So, it happened: another white guy, albeit a talented one, will be joining the ranks of late-night TV hosts. Stephen Colbert’s been the frontrunner ever since David Letterman announced his retirement next year, exact date TBD; according to Mashable, he’s been in talks with CBS since before Letterman’s exit was set in stone, and his Comedy Central contract just so happens to expire at the end of 2014. Personally, I’m thrilled for Colbert even as I’m disappointed CBS didn’t go with someone who looks exactly like everyone else we see every night on every other major network. But I also don’t think I’m alone in being a regular viewer of The Colbert Report who has no intentions of tuning in to The Late Show, new host or no.
A few weeks ago, Slate’s Amanda Hess hit the nail on the head with the trollishly headlined “Go Ahead, Give David Letterman’s Gig to Another White Guy.” Provided one reads a few lines past the initial #slatepitch, Hess’ thesis is more progressive than it sounds. “As a ‘lady blogger,’ I understand the impulse to call for more diversity in late-night talk,” Hess says. “But as a fan of comedy, I don’t care who fills David Letterman’s chair, because I don’t watch that stuff.” Neither do I, and neither does anyone I know who watches TV as something to take seriously and analyze.
If you’re reading this, you probably fall into that camp too. And think about it: when was the last time people were talking about a bit from Stewart and Colbert? (Besides, of course, that bit from Colbert.) Jon Stewart’s rant about Chicago-style pizza? Kristen Schaal dressed up in a giant vagina costume? Colbert causing Bill O’Reilly to blow a gasket? Now think about the last time people, or at least social media, were talking about something Letterman-related. I count two: the brilliant three-episode arc from last season of Louie, which had nothing to do with Letterman himself, and the recent crop of excellent musical guests. Great as Le1f and Future Islands are, though, that has more to do with The Late Show‘s talent booker than its host.
Late night is a format naturally given to inertia. There’s the mind-boggling output of five hours’ worth of material each week, plus the pressure of appealing to a massive audience, though one that’s not nearly as massive as it used to be. That pressure adds up to substantially less creative freedom than a comedian might find at Adult Swim, IFC, or Comedy Central. Hess’ gold standard for an unconventional talk show is The Eric Andre Show, which lets the comedian show off his chops in the way ABC’s Don’t Trust the B— never quite did. Mine is Comedy Bang! Bang!, but the same argument applies: networks mean bigger audiences, bigger paychecks… and fewer laughs, or at least far less interesting ones.
Nothing symbolizes that tradeoff quite like the end of The Colbert Report, and with it the character Colbert’s spent nearly a decade crafting into a pitch-perfect parody of the right-wing pundit. Over at Vulture, Jesse David Fox has a eulogy for the “fully-formed hypocrite,” a man who “heightened the absurdity of those he was parodying while also grounding them in psychological truth.” Not that the CBS version of Colbert won’t be charming, but the Comedy Central Colbert was a host the likes of which we’d never seen before. Something tells me Colbert’s Late Show won’t be coining a word of the year in its first months on air.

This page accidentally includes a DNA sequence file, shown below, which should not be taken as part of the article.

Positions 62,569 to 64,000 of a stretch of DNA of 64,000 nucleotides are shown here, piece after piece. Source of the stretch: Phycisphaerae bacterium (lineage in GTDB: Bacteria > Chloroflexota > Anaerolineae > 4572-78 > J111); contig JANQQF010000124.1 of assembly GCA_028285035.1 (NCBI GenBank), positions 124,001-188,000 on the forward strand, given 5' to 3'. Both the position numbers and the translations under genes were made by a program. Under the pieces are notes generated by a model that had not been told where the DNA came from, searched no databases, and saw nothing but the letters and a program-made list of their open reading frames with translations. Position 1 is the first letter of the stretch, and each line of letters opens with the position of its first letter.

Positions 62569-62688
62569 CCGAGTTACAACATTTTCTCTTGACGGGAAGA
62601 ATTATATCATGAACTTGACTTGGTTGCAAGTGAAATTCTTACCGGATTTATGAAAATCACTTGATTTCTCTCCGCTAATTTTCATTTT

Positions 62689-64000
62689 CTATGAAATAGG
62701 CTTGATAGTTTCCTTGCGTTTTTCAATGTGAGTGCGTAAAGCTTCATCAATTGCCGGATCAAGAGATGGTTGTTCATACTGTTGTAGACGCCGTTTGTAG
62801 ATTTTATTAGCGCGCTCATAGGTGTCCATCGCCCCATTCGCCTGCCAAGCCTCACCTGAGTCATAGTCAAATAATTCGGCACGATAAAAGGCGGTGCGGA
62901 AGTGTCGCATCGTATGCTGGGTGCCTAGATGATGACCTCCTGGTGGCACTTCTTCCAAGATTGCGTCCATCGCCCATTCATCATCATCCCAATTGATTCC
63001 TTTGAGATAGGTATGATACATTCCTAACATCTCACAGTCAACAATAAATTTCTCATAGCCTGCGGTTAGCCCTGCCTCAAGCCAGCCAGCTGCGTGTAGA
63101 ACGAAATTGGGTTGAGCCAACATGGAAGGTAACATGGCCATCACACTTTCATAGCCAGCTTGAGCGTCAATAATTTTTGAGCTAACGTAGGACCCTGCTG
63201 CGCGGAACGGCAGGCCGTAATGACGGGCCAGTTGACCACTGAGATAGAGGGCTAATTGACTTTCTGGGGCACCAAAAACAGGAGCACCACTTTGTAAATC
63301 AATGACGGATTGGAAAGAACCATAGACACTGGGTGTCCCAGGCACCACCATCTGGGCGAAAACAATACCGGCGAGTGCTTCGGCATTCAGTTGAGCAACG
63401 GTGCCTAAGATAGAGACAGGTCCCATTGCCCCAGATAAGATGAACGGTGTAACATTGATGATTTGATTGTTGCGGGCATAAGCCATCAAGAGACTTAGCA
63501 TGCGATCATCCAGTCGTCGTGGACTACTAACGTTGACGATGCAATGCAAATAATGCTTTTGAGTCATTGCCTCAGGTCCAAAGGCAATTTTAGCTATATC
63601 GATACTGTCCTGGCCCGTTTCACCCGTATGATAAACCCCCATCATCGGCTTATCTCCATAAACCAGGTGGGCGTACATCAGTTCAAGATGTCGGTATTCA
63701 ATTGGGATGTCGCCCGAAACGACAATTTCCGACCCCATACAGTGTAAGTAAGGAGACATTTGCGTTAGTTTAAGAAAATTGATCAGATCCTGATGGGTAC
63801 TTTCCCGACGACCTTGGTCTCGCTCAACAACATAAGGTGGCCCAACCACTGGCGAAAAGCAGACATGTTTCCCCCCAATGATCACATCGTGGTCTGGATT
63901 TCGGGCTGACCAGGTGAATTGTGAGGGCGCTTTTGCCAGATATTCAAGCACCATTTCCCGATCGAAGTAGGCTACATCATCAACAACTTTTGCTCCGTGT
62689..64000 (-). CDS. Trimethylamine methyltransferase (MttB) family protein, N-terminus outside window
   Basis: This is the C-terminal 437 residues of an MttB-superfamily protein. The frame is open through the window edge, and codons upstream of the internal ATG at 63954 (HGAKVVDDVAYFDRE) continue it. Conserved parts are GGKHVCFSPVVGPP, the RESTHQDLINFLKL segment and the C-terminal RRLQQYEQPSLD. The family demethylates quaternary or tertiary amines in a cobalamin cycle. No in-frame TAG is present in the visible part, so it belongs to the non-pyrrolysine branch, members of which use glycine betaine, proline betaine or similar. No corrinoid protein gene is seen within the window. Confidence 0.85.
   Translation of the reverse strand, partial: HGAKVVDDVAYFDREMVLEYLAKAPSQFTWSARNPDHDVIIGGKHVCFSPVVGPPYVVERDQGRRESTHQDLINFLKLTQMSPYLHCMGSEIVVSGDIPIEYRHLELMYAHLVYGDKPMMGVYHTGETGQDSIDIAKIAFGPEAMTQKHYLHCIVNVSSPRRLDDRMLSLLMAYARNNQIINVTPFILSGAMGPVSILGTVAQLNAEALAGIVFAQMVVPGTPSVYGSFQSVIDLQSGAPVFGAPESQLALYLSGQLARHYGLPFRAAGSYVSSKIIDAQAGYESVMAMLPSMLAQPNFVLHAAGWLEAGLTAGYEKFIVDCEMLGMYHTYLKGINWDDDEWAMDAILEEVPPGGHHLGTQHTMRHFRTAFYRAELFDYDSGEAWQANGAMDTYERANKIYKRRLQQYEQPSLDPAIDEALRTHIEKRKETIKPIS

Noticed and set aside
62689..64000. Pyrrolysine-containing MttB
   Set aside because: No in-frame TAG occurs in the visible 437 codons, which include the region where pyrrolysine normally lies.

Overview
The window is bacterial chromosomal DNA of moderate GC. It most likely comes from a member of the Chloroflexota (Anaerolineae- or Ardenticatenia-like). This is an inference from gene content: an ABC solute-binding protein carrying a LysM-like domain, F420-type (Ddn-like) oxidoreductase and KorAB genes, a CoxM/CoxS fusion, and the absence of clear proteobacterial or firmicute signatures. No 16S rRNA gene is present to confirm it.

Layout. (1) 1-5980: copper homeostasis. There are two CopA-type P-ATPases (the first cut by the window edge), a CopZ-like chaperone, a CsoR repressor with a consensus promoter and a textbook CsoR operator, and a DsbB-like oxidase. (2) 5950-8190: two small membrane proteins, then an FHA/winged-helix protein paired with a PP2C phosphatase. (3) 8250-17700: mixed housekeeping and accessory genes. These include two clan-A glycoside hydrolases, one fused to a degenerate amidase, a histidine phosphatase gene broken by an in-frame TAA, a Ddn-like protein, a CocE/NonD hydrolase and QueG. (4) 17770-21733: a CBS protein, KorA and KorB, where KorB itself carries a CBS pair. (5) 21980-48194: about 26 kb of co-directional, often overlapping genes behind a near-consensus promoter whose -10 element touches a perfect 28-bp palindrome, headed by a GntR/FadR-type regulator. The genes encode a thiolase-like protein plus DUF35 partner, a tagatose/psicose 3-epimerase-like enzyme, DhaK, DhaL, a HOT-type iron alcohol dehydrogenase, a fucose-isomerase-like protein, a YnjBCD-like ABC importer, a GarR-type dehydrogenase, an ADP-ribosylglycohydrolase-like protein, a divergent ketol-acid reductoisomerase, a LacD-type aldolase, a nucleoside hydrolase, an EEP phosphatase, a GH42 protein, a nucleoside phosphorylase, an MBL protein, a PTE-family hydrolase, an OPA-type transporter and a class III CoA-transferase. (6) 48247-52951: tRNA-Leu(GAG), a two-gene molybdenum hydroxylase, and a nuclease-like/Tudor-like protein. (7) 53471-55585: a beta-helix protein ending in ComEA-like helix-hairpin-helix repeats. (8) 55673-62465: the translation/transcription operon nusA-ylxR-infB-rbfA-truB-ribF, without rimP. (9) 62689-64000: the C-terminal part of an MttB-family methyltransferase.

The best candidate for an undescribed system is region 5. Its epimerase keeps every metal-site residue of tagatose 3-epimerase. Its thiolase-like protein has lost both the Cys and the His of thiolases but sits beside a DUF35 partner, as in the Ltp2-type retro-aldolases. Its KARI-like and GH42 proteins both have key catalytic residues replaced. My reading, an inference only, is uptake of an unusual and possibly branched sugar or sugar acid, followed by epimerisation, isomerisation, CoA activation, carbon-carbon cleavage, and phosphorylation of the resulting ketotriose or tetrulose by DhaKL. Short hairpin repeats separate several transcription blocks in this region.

Late night is not and never will be the cutting edge of TV comedy; Stephen Colbert won’t change that, and neither will fellow newbies Seth Meyers and Jimmy Fallon. (Though Fallon’s been doing the best job of the bunch since he landed on Tonight — Stevie Nicks! Billy Eichner!) Which means the most important new job in TV isn’t a gig on The Late Show. It’s the gaping hole Colbert’s leaving behind at Comedy Central.
Splitsider’s already compiled a helpful guide to the network’s options for replacing its number two. Included among them are several ways to do what late night so obviously isn’t: give a platform that’s both large-scale and relevant to someone who’s not a white guy. Contenders include Kristen Schaal, Samantha Bee, and Jessica Williams of The Daily Show, all of whom would be taking the same route Colbert did when he decamped from Jon Stewart to strike out on his own. There’s a ton of other names that also fit the bill, including Tig Notaro, W. Kamau Bell, and Kumail Nanjiani.
Comedy Central could also give the job to yet another white dude. It has options ranging from the awesome (Chris Gethard: “I haven’t felt that ‘The girl I have a crush on just broke up with her boyfriend’ feeling since high school”) to the solid (moving Internet-savvy game show @midnight up a half-hour) to the abysmal (please, God, anyone but Daniel Tosh). There’s reason for hope, though, considering that Comedy Central is currently home to programs like Inside Amy Schumer, which Slate’s Willa Paskin recently dubbed “the most sneakily feminist show on TV,” and Key & Peele, the kind of sketch series that doesn’t shy away from bits about slaves on the auction block.
In replacing Colbert, Comedy Central has the power to give a rising comedian the chance to hit the sweet spot where popularity and creativity aren’t mutually exclusive. The last time it gave out this kind of opportunity, we got the decade’s most distinctive political satirist. Whoever it promotes next will make far more of a statement than CBS just did.